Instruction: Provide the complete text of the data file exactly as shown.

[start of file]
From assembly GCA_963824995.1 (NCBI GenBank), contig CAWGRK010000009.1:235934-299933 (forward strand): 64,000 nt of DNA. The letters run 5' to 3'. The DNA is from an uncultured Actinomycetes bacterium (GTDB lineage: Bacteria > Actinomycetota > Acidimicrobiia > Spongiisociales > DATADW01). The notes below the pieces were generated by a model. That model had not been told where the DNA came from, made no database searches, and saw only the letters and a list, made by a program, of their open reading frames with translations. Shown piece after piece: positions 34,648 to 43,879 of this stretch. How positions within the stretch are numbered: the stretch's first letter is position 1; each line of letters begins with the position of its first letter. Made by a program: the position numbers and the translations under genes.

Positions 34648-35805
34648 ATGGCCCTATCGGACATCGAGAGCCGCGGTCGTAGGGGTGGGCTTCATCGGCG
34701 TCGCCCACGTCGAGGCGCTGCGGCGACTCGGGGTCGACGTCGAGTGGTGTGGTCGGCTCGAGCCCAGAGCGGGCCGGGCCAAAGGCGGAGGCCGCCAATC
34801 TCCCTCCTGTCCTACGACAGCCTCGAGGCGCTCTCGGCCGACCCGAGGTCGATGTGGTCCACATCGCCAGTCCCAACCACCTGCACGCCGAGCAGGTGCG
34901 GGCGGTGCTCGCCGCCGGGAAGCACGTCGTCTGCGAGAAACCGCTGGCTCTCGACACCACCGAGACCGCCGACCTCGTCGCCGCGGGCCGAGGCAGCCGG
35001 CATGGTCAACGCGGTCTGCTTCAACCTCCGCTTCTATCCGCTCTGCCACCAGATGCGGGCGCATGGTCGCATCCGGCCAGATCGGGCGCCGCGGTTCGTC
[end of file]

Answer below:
From assembly GCA_963824995.1 (NCBI GenBank), contig CAWGRK010000009.1:235934-299933 (forward strand): 64,000 nt of DNA. The letters run 5' to 3'. The DNA is from an uncultured Actinomycetes bacterium (GTDB lineage: Bacteria > Actinomycetota > Acidimicrobiia > Spongiisociales > DATADW01). The notes below the pieces were generated by a model. That model had not been told where the DNA came from, made no database searches, and saw only the letters and a list, made by a program, of their open reading frames with translations. Shown piece after piece: positions 34,648 to 43,879 of this stretch. How positions within the stretch are numbered: the stretch's first letter is position 1; each line of letters begins with the position of its first letter. Made by a program: the position numbers and the translations under genes.

Positions 34648-35805
34648 ATGGCCCTATCGGACATCGAGAGCCGCGGTCGTAGGGGTGGGCTTCATCGGCG
34701 TCGCCCACGTCGAGGCGCTGCGGCGACTCGGGGTCGACGTCGAGTGGTGTGGTCGGCTCGAGCCCAGAGCGGGCCGGGCCAAAGGCGGAGGCCGCCAATC
34801 TCCCTCCTGTCCTACGACAGCCTCGAGGCGCTCTCGGCCGACCCGAGGTCGATGTGGTCCACATCGCCAGTCCCAACCACCTGCACGCCGAGCAGGTGCG
34901 GGCGGTGCTCGCCGCCGGGAAGCACGTCGTCTGCGAGAAACCGCTGGCTCTCGACACCACCGAGACCGCCGACCTCGTCGCCGCGGGCCGAGGCAGCCGG
35001 CATGGTCAACGCGGTCTGCTTCAACCTCCGCTTCTATCCGCTCTGCCACCAGATGCGGGCGCATGGTCGCATCCGGCCAGATCGGGCGCCGCGGTTCGTC